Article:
We have lived with dogs for over 14,000 years, writes Simon Foden. As pets, protectors, farm hands, hunters and transport, but without dogs, the inspiration to change the world, the courage to fight and win battles and the people who made the most difference would have been missing. Read on and be amazed at just how many times the humble dog has lent his paw to the development of the human race.
In a world without dogs…. would we have telephones?
Alexander Bell, long before he decided to add the name Graham into the mix, found fascination with the noises that emanated from the mouth of his family’s pet dogs. He would sit for hours, pressing his hand against the chest and throat of the dogs, whilst encouraging them to bark and growl. It was at this formative juncture in his life that he became obsessive about the relationship between sound and vibrations.
The young inventor moved to Boston, Massachusetts and with the help of a financial backer and his close friend Watson, he started work on developing the idea of the telegraph machine that could send multiple messages.
Still fascinated with the idea of transporting sounds as vibrations, he and Watson abandoned their initial plans and focussed on the idea of the telephone. One hot night in 1875, Bell communicated the following message to Watson via his device. “Watson, come over here, I need you” and the telephone was invented. But had Bell not grew up with pet dogs, would his interest in sound and vibration have been ignited?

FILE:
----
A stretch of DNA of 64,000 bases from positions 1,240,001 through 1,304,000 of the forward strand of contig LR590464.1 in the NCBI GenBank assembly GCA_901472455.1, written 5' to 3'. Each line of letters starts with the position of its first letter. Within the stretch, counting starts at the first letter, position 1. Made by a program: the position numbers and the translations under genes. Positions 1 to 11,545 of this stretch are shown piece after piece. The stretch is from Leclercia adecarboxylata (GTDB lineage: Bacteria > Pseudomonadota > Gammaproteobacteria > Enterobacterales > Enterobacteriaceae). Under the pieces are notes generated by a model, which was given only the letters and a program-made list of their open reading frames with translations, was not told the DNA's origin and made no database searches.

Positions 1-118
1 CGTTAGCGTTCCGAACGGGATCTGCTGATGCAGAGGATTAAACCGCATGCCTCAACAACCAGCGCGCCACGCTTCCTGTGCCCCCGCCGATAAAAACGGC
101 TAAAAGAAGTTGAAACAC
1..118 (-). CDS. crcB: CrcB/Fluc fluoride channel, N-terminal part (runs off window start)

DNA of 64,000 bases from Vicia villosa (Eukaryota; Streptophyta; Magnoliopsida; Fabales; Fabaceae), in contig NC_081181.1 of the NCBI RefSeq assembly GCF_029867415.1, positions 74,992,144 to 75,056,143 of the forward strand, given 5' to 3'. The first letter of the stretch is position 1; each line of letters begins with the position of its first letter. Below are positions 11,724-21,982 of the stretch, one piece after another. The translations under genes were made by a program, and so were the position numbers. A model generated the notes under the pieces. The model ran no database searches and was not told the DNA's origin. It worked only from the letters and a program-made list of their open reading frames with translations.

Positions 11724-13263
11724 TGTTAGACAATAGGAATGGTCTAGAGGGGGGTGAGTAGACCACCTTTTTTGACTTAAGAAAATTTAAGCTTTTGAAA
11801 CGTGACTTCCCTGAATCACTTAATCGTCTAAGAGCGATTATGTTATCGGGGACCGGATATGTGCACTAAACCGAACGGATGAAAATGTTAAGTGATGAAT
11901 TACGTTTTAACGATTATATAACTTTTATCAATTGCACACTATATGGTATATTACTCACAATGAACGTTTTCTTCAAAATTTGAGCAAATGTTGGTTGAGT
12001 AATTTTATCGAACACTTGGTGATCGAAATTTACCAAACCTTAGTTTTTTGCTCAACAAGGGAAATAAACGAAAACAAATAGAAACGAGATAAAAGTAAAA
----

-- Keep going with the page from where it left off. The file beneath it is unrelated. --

In a world without dogs…. would Europeans have colonised the Americas?
Dogs have been endemic on the continents of North America and South America for thousands of years, many dogs had their homes in Indian settlements. But when the conquistadors arrived from Spain, the dogs they brought with them were not mere companions, but warriors. Bloodhounds were employed by the Spaniards to chase and capture any escaping natives as they began the process of colonising the newly found land. It was at this time that the idea of purebred dogs was introduced.